Hundreds of children became unlikely surf punks Wednesday thanks to the fifth annual Surfers Healing camp that took over front beach.Launched by world-famous surfer Izzy Paskowitz, the camp is more like a traveling troupe of accomplished board riders who target beach towns and bring their love of the water to children trapped in the sometimes closed-off world of autism spectrum disorders.
The concept is simple: a surfer partners with a child and takes him or her out to the breakers. The duo bonds until they find just the right swell and then rides it in-tandem back to shore.
The free program is wildly popular as families of 200 children from around the Southeast signed up this year, twice as many as in 2011.
“This is like Christmas, being able to come here,” said Lisa Riddle of Summerville. Nearby, her 10-year-old son Alexander showed off the surfer-image medal that each child gets, signifying a successful ride.
Local organizer Nancy Hussey said Folly is a perfect location for the event since the day means hours of relaxation for sometimes overstressed families of autism, many of whom might never see the beach. “Nobody is going to stare at a child having a tantrum today,” she said.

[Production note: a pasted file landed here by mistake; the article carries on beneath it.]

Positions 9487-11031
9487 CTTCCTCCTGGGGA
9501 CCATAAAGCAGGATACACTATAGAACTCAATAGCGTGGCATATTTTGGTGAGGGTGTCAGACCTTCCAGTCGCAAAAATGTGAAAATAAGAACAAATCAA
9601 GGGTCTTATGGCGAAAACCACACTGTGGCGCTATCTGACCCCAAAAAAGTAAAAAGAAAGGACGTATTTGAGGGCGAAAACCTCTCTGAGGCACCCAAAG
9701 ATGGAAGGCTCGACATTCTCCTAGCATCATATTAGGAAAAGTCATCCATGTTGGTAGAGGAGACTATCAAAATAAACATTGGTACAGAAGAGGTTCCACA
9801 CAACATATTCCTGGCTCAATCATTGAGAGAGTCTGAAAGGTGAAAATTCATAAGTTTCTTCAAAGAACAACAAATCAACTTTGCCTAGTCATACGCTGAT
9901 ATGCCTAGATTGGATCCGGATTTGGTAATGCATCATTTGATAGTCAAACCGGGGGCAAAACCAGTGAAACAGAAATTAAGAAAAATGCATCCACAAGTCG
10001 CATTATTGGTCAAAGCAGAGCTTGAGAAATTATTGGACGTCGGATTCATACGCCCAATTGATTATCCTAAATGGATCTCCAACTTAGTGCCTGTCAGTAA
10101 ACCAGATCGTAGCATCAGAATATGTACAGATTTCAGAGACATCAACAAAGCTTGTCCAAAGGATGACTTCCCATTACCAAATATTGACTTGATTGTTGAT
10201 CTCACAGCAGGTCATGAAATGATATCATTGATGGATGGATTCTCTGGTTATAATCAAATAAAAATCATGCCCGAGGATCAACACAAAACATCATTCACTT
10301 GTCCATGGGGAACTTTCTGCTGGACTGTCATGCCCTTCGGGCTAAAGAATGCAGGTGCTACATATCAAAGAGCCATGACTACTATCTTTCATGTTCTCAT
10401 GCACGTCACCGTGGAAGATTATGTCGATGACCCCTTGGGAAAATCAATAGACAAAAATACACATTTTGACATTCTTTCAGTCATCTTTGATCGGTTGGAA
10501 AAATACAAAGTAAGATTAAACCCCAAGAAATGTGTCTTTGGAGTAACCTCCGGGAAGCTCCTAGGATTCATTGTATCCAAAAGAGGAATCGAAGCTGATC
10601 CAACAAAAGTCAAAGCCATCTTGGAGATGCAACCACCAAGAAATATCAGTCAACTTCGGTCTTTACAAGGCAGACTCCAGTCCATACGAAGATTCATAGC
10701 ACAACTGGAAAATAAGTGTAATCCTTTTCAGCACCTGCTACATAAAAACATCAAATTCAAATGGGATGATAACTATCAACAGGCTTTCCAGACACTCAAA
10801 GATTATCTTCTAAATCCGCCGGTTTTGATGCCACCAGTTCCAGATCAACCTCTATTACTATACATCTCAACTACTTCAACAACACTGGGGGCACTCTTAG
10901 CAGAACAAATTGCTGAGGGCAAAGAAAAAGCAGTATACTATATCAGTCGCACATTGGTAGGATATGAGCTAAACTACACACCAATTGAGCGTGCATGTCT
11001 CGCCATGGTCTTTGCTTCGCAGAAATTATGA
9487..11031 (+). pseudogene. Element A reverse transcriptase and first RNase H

Paskowitz started the program with his wife after their son, Isaiah, was diagnosed with autism at age 3. The child showed many of the same emotional patterns seen in other autistic children that can range from sensory overload to inward retreating, or problems with communication and social interaction.
“It’s why I was born,” Paskowitz said of the reason he started the program. “There’s so much darkness and hardship. This is the least I can do.”
Nobody’s clinical issues seemed to matter much Wednesday as parents who normally store up gallons of patience let themselves go. Tears were shed often, as were screams of encouragement.
“You take a deep breath and you know they’ll be OK,” said Kim Atkinson of Charlotte, mother of Paden, 10.
“I’m thrilled,” added Jenna Gillis of Summerville, mother of 7-year-old Noah. “I’m not nervous at all.”
One of the more accomplished surfers was 19-year-old Eric Avant of Smoaks, who has autism but acted as a volunteer. He’s got the lingo down. “You feel loose; you’re just stress-free,” he said of the surfer’s life.
The Surfers Healing group travels widely. Stops include Hawaii, the Pacific Coast, the Atlantic, Mexico and recently, Canada. About 4,000 children a year take part.
Not all the kids who put on life jackets Wednesday seemed eager, but most did show signs of being calmed by the water.
“They go in crying, but they come out smiling,” said instructor Cari Beckerman, 31, of Long Island, N.Y.